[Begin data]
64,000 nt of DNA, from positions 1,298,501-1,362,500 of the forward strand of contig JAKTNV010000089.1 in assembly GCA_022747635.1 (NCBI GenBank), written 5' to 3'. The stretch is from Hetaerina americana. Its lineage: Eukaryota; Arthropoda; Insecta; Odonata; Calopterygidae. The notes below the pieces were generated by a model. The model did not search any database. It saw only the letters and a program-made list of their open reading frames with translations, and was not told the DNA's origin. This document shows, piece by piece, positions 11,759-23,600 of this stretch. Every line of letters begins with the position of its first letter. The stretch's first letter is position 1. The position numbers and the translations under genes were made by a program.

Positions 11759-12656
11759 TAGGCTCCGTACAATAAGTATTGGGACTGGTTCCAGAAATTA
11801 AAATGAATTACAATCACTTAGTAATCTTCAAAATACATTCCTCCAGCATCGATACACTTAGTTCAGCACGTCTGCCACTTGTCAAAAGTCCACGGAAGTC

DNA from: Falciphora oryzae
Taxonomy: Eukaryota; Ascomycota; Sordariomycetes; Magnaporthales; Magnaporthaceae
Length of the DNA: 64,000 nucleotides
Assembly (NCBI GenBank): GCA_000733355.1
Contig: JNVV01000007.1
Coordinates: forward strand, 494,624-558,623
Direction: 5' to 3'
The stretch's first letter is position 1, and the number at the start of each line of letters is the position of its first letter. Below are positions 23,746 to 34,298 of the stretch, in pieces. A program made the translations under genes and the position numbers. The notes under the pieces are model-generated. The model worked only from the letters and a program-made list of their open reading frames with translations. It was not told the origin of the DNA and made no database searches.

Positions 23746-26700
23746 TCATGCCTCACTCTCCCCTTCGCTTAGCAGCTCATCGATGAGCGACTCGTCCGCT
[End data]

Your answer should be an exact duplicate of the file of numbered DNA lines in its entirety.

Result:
64,000 nt of DNA, from positions 1,298,501-1,362,500 of the forward strand of contig JAKTNV010000089.1 in assembly GCA_022747635.1 (NCBI GenBank), written 5' to 3'. The stretch is from Hetaerina americana. Its lineage: Eukaryota; Arthropoda; Insecta; Odonata; Calopterygidae. The notes below the pieces were generated by a model. The model did not search any database. It saw only the letters and a program-made list of their open reading frames with translations, and was not told the DNA's origin. This document shows, piece by piece, positions 11,759-23,600 of this stretch. Every line of letters begins with the position of its first letter. The stretch's first letter is position 1. The position numbers and the translations under genes were made by a program.

Positions 11759-12656
11759 TAGGCTCCGTACAATAAGTATTGGGACTGGTTCCAGAAATTA
11801 AAATGAATTACAATCACTTAGTAATCTTCAAAATACATTCCTCCAGCATCGATACACTTAGTTCAGCACGTCTGCCACTTGTCAAAAGTCCACGGAAGTC

DNA from: Falciphora oryzae
Taxonomy: Eukaryota; Ascomycota; Sordariomycetes; Magnaporthales; Magnaporthaceae
Length of the DNA: 64,000 nucleotides
Assembly (NCBI GenBank): GCA_000733355.1
Contig: JNVV01000007.1
Coordinates: forward strand, 494,624-558,623
Direction: 5' to 3'
The stretch's first letter is position 1, and the number at the start of each line of letters is the position of its first letter. Below are positions 23,746 to 34,298 of the stretch, in pieces. A program made the translations under genes and the position numbers. The notes under the pieces are model-generated. The model worked only from the letters and a program-made list of their open reading frames with translations. It was not told the origin of the DNA and made no database searches.

Positions 23746-26700
23746 TCATGCCTCACTCTCCCCTTCGCTTAGCAGCTCATCGATGAGCGACTCGTCCGCT